Aaliyah Patty threw her family a curveball.
As an eighth-grader Patty was a pretty darn good softball player. She also enjoyed volleyball and cheerleading.
"Well, high school started coming around and she was a beast at softball, so we thought she was going to go with softball," said Aaliyah's mother, Lillian Patty. "She was really, really good. She played all year round."
Except somewhere during that school year Patty felt her family's favorite sport calling her.
Convinced to play AAU basketball in middle school by her father, Anthony, Patty found her way to a Lady Lightning practice at Montini when she was in eighth grade, and the steady drumbeat of bouncing basketballs struck a chord.
"When she got to Montini we're thinking, OK, she's going to play everything. She's going to do softball. She's going to do cheer. She's going to do everything," Lillian Patty said. "She goes, Nope, I only want to focus on basketball."
The decision just made sense to Patty.
"I grew up in a family full of basketball," she said, "so it was only right."
It turned out to be a good move for the Broncos senior. It earned her a scholarship to play next year at Ohio State.
It also earned her the Daily Herald's DuPage County All-Area Girls Basketball Captain award.
Putting in time
Despite being 6-foot-3 Patty didn't play varsity basketball right away at Montini.
She scored just 46 points her freshman season, playing mostly on the sophomore team. Sophomore year she found a little more varsity time, but still she was a work in progress. It wasn't until her junior season that Patty made the leap coach Jason Nichols was waiting for.
"As a freshman she just wasn't mature enough, she wasn't ready. ... Physically, mentally was not ready to be a varsity player," Nichols said. "I knew the upside was there, I knew the potential was there. But sometimes it's the old trust the process. While that may be hard for some people -- and I'm sure it was for her and her parents at the time; everybody wants instant success -- she had to go through a little bit of a learning process."
Undeterred, Patty not only waited for her mind and body to grow, she also put in time in the off-season to hone her craft. Freshman and sophomore years, she worked on post moves, as you would expect from a kid her size.
After her junior year it was time to add some versatility to her game, so she worked on her outside shot.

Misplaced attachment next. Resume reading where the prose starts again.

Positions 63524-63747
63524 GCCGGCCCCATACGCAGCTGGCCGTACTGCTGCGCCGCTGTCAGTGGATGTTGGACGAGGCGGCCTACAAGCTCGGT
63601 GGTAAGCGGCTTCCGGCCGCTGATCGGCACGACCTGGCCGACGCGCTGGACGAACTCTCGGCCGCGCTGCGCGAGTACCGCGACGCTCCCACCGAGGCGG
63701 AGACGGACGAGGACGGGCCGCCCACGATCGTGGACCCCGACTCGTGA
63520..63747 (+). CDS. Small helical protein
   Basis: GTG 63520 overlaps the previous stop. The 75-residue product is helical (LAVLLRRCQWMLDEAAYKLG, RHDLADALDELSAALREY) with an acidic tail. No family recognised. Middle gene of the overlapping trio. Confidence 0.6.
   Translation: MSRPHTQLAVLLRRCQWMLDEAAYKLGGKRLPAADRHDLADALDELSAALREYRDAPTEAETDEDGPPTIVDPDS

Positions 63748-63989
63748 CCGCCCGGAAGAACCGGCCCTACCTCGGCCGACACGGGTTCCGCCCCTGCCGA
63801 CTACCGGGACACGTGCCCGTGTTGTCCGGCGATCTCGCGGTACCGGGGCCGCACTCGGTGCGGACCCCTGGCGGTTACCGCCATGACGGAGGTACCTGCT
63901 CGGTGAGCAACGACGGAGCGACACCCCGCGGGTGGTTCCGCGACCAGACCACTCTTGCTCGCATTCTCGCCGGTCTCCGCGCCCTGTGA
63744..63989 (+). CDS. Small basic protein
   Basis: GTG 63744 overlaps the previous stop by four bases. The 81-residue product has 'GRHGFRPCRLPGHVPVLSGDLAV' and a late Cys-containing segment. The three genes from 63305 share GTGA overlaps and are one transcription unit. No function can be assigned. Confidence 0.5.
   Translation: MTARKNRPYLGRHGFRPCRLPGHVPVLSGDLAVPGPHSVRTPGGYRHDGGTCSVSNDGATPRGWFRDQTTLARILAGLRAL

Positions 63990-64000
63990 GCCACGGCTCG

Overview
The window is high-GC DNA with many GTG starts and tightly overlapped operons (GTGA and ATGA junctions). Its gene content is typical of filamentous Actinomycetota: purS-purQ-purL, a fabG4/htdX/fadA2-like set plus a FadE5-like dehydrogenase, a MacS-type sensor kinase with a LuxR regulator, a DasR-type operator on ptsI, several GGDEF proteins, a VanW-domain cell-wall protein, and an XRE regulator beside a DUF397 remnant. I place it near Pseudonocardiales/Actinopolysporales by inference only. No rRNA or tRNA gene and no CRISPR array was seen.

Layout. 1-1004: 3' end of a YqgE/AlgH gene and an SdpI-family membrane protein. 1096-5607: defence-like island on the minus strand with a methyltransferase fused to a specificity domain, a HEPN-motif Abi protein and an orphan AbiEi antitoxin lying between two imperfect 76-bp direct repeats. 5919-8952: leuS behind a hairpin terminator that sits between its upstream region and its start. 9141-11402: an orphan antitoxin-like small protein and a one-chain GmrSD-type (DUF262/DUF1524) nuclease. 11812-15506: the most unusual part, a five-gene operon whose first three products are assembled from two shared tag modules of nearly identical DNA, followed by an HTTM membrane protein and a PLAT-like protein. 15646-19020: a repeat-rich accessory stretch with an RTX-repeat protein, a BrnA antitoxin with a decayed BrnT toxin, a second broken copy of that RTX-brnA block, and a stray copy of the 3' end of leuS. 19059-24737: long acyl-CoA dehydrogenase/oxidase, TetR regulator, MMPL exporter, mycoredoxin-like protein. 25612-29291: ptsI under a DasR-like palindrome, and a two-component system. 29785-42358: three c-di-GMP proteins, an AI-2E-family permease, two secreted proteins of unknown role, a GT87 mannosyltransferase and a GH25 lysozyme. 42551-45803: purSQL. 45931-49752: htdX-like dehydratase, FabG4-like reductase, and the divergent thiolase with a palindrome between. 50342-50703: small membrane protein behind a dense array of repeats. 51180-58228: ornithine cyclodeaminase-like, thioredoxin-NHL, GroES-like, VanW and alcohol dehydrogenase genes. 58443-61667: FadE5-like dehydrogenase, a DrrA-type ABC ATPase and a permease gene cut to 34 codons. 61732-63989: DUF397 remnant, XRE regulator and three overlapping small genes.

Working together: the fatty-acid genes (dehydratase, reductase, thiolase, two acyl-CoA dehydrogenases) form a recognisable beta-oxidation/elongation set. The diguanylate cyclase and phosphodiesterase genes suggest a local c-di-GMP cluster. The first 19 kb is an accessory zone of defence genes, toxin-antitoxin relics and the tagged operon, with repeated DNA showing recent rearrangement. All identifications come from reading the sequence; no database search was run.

Now the kid who attempted just one 3-pointer her first three seasons has made 39 3-pointers in 106 attempts this season with two games still to play this weekend, starting with Friday's Class 4A semifinal.
When Montini breaks up practices into guards and posts, Patty often starts with the guards before joining the posts.
"She wanted to be good, but I didn't know if she knew what it meant to be good," Nichols said. "A lot of kids struggle a little with what that means, the definition of that. Well, she put the work in and found out what that meant. She's now seeing the benefits of it."
So are Montini's opponents, who have struggled to defend her. Patty still has the post moves to beat even the best high school post defenders. Now she also has a shot you must respect from the 3-point arc, and she has the mobility to pull down the 3-point shot and beat a defender off the dribble to the basket.
"To be great you have to have a lot of abilities and different stuff," Patty said. "Like my post moves were helping, but I know there's a lot of people bigger than me at the college level. I'm going to need more than that."
College recruiters, already attracted by her height and athleticism as an underclassman, saw a more well-rounded player this season.
"She's an incredibly hard worker and a high-character kid," said Ohio State coach Kevin McGuff, "and I thought she'd be a good representative of our program on and off the court. Specifically, as a basketball player I love her versatility. She's 6-3, long and athletic. She can play around the basket, and just this year she's really done a great job playing away from the basket."
That work ethic has her mother bursting with pride.
"What's funny is she just got her 1,000th point a couple of weeks ago," Lillian Patty said. "And I said to my husband, Wait a minute. She's got 1,000 points. She's really only been playing junior, senior year. That is amazing. But she stuck with it. She worked hard."
Patty isn't done working yet. She knows she has a lot to do to prepare for college. This summer she plans to work on dribbling, "because when I get to college I'm going to need that some more," Patty said.
A bright future
Nichols has high expectations for Patty in college -- and beyond. Especially if she keeps working.
"If she keeps doing that, I think she can be unbelievable," he said.
"I definitely want to go professional," Patty added. "Overseas, WNBA, whatever. I want to keep doing it as I get older."
That's four years away, though. Her more immediate basketball future lies in Columbus, Ohio.
"I think she can be a great player here," McGuff said. "We have a really fast style of play, and with her speed, quickness, athleticism and ability to play under the basket or on the perimeter, I think she can be really impactful for us."
Which explains Patty's answer to the obvious question.
No, she said with a smile, she's not going back to softball.